Spring 2013 Colloquia
"In Search of Dvořák and Musical Meaning: From Scholarship to Sound"
Michael Beckerman, Carroll and Milton Petrie Professor of Music, New York University, and Joseph Horowitz, Artistic Director, PostClassical Ensemble
"Locating the Motown Sound"
Andy Flory, Assistant Professor of Music, Carleton College
The success of Motown Records during the 1960s and 1970s garnered a level of attention in mainstream society that was previously unthinkable for a company that specialized in black cultural forms. One of the curious aspects of Motown’s legacy is ways in which historians, critics, and musicians alike commonly cite a generic Motown style, or “Motown Sound.” This talk will discuss Motown’s famous “sound” from a number of vantage points. On one hand, the origins of a Motown Sound were created through marketing and self-categorization. But music also plays a large role in the idea of Motown as genre. In many ways, the consistency by which the Motown system operated had a direct effect on the musical output of the company, and allowed several important stylistic strains to emerge in the period between 1964 and 1971. Through the lens of self-dialogue, drawing on the legacy of the answer song tradition, I will exemplify musical constancy in two Motown producer and artist collaborations: The Supremes and Holland, Dozier, and Holland; and the Temptations and Norman Whitfield. In the end, after questioning the idea of the Motown Sound as representative of actual Motown catalog, I will show the parameters through which the agents involved in the creative process, the physical spaces of the Motown “campus” on West Grand Boulevard in Detroit, and the vertical (and not-so-vertical) integration of writing, arranging, performing, and recording contributed to a musical uniformity in select areas of Motown’s output during the company’s most productive period.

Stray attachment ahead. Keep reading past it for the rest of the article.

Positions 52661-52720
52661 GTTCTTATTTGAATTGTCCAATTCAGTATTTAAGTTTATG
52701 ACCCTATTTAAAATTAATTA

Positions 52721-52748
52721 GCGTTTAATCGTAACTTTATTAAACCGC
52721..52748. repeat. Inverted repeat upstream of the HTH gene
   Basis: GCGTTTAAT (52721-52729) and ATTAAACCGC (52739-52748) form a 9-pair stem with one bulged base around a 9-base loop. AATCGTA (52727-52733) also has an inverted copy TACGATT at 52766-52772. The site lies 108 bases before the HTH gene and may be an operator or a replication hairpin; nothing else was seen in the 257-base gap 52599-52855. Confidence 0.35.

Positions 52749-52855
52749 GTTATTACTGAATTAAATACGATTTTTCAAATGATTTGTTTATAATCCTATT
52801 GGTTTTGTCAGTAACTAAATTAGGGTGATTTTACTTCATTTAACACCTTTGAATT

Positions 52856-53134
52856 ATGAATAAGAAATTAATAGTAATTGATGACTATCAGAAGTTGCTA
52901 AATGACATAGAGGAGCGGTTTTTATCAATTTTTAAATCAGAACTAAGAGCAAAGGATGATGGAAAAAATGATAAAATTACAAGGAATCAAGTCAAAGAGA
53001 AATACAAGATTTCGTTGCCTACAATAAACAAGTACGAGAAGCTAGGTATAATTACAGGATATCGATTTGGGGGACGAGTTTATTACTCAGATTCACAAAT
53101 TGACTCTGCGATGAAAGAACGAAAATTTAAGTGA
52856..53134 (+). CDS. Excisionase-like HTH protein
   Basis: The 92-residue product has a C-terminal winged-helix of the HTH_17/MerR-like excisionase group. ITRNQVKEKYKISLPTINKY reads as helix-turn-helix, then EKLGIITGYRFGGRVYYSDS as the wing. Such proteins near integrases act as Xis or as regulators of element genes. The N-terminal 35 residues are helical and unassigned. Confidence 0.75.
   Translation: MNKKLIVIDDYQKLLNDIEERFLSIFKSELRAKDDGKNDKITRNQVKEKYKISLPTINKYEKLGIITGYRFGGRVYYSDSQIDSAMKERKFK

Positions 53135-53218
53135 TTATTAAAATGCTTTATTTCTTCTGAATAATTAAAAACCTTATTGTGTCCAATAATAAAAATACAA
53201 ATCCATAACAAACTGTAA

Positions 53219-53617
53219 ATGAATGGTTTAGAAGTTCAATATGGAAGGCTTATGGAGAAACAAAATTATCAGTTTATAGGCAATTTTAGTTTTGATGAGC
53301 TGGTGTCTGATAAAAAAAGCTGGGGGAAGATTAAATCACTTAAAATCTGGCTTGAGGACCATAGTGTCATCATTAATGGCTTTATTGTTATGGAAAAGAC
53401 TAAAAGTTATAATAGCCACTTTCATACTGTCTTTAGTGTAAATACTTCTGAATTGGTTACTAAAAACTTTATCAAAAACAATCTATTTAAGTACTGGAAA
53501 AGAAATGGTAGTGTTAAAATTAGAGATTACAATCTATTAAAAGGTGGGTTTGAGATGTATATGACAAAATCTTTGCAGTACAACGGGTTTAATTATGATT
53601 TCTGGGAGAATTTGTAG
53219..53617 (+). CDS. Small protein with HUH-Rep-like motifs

Andrew Flory is assistant professor of music at Carleton College in Northfield, MN. He teaches courses in American music, focusing on rock, rhythm and blues, and jazz. Andrew has written extensively about American rhythm and blues, and is an expert on the music of Motown. His book, I Hear a Symphony: Listening to the Music of Motown, is forthcoming from The University of Michigan Press. Working directly with Universal Records, Andrew has served as consultant for several recent Motown reissues, including the recent 40th Anniversary Edition of Marvin Gaye’s Trouble Man. Andrew is also co-author of the history of rock textbook What’s that Sound (W.W. Norton).
Jerrold Levinson, Distinguished University Professor, Department of Philosophy, University of Maryland, College Park
This short paper has three objectives. The first is to highlight a distinction, grounded in common critical practice, between good music in general and specifically beautiful music, where the latter is naturally thought of as a subclass of the former. The second is to characterize the specificity of beautiful music in this restricted sense, partly through paradigm examples, and partly through traits associated with or underlying what we regard as beautiful music. The third is to address the special value of beautiful music as opposed to that of good music generally. In other words, why do we need specifically beautiful music, provided we have an ample supply of more generally good, that is, worthwhile or valuable, music?